Year: 2007
Owner: National Park Service
Location: Asheville, NC, USA
Building Type: Park
Type: Extensive
System: Single Source Provider
Size: 12,000 sq.ft.
Slope: 8%
Access: Inaccessible, Open to Public


Designers/Manufacturers of Record:

Greenroof System: American Hydrotech Garden Roof Assembly
Landscape Architect: The Jaeger Co.
Architect: Lord, Aeck & Sargent
Collaborator: National Park Service

Click here to see more information about this project in The International Greenroof & Greenwall Projects Database.

Did we miss your contribution? Please let us know to add you to the profile.

Would you like one of your projects to be featured? We have to have a profile first! Submit Your Project Profile.

Love the Earth, Plant a Roof!

~ Linda V.


Greenroof Project of the Week for June 3, 2013: Atlanta Botanical Garden, The Hardin Visitors Center & Parking Deck

June 25, 2013 at 3:18 pm

Atlanta Botanical Garden, The Hardin Visitors Center & Parking Deck
Atlanta, GA, USA

4,500 sf. Greenroof

Project Description & Details

The mission of the Atlanta Botanical Garden (ABG) is to develop and maintain plant collections for display, education, research, conservation and enjoyment, composed of a number of smaller themed indoor and outdoor gardens. Environmental sustainability was considered in every aspect of the project, from greenroofs and a cistern to harvest storm water for irrigation and water features, to recycled granite curbs.

ABG boasts 30 lovely acres, plus an extensive greenroof and an intensive Garden Roof Assembly from American Hydrotech over the new 2-story Visitor Center and Parking Deck which meet grade on the upper level – plus a living wall in the Edible Garden and Outdoor Kitchen. The Allen and Gail Hardin Visitor Center at ABG provides a beautiful new entry experience for visitors and increased synergy with adjacent Piedmont Park. The Visitor Center is a dramatic, transparent structure filled with natural light and the LEED-Gold certified design includes: insulated glass, wood certified to be from local sustainable sources, natural daylighting and greenroofs overhead.

Year: 2009
Owner: Atlanta Botanical Garden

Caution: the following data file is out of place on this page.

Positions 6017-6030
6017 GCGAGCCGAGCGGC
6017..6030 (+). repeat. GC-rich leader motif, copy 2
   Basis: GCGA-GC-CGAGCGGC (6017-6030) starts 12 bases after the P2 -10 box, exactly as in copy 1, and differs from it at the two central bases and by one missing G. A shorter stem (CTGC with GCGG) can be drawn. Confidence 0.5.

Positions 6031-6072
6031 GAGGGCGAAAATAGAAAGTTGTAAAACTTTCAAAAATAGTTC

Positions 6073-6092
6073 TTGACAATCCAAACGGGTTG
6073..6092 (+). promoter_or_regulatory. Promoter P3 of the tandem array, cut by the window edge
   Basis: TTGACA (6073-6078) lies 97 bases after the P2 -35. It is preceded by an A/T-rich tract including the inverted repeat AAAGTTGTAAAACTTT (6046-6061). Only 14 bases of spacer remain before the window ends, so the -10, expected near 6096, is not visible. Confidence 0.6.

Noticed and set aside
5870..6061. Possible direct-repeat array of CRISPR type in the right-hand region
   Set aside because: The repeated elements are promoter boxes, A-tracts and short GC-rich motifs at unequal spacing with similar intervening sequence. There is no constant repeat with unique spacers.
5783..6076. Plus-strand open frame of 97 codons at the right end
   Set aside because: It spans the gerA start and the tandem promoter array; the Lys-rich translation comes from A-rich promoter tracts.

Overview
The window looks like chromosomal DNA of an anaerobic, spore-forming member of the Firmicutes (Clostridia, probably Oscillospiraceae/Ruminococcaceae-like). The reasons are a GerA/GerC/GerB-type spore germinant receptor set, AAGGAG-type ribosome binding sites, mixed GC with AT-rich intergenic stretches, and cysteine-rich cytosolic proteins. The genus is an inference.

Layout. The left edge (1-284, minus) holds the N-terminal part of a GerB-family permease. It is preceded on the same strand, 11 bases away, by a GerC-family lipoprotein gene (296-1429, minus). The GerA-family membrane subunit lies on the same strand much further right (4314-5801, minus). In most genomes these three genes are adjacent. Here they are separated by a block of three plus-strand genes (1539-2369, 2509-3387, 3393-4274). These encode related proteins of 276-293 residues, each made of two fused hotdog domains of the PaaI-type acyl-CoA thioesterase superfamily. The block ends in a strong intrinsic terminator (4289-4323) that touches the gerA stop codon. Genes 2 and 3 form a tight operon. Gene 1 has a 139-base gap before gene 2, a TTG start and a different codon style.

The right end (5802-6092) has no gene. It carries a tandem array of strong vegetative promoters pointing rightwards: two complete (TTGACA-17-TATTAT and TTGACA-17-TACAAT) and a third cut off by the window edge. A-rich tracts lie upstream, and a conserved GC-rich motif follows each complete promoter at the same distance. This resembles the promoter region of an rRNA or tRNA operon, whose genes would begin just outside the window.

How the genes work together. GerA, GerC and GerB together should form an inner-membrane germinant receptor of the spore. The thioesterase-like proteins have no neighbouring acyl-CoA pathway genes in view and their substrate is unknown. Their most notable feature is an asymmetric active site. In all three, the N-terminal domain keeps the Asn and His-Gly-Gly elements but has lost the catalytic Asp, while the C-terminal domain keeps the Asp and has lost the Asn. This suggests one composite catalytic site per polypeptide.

Location: Atlanta, GA, USA
Building Type: Non-Profit
Type: Extensive & Intensive
System: Single Source Provider
Size: 4,500 sq.ft.
Slope: 1%
Access: Accessible, Open to Public

Designers/Manufacturers of Record:

Greenroof System: Garden Roof Assembly, American Hydrotech
Growing Media:
ItSaul Natural
Growing Media: Stalite PermaTill®
Plant Supplier: Saul Nurseries
General Contractor: Hardin Construction Company
Architect: Jova/Daniels/Busby
Project Manager: Silverman Construction Program Management
Landscape Architect: EDAW

Click here to see more information about this project in The International Greenroof & Greenwall Projects Database.

Did we miss your contribution? Please let us know to add you to the profile.

Would you like one of your projects to be featured? We have to have a profile first! Submit Your Project Profile.

Love the Earth, Plant a Roof!

~ Linda V.

GPW: Harvard Graduate Student Housing at 29 Garden Street

October 10, 2011 at 3:52 pm Project of the Week: 10/3/11
Harvard Graduate Student Housing  at 29 Garden Street
Cambridge, MA, USA
10,000 sf.  Greenroof

Year: 2004
Owner: The President and Fellows of Harvard College
Location: Cambridge, MA, USA
Building Type: Educational
Type: Extensive
System: Single Source Provider
Size: 10,000 sq. ft.
Slope: 1.5%
Access: Accessible, Private

Project Description & Details

The Harvard Graduate Student Housing at 29 Garden Street is a great example of adaptive reuse – the former police station was transformed into a new six-story residence hall containing 75 apartments. Because all of the building’s units looked out onto this roof, Jonathan Levi Architects proposed to capture this space aesthetically and identified the unattractive blacktopped roof over the existing one-story parking garage for change.

Landscape architects Richard Burck Associates introduced shade tree plantings and new sidewalks within the mix of succulents, sedums and delospermas found in the Garden Roof Assembly from American Hydrotech. Now, the award-winning second-floor garden courtyard provides a beautiful outdoor amenity space for residents and has made this housing building one of the most popular places to live on campus.

Designers/Manufacturers of Record

Greenroofing System: American Hydrotech
Plant Supplier: Green Roof Plants/Emory Knoll Farms
Plant Installation: Valley Crest
Architect: Jonathan Levi Architects
Associate Architect: Bergmeyer Associates
Landscape Architect: Richard Burck Associates
General Contractor: Bond Brothers
Hydrotech Applicators: Chapman Waterproofing and Foye & Letendre Landscaping
Environmental Engineer: Pine and Swallow Associates, Inc.
Structural Engineer: Weidlinger Associates Inc.

Google maps link

Additional Info

Motivating factors for the refurbishment of the Harvard Graduate neo-Georgian  residences were both economic and political, according to Susan  Keller, vice president of residential  real estate at Harvard.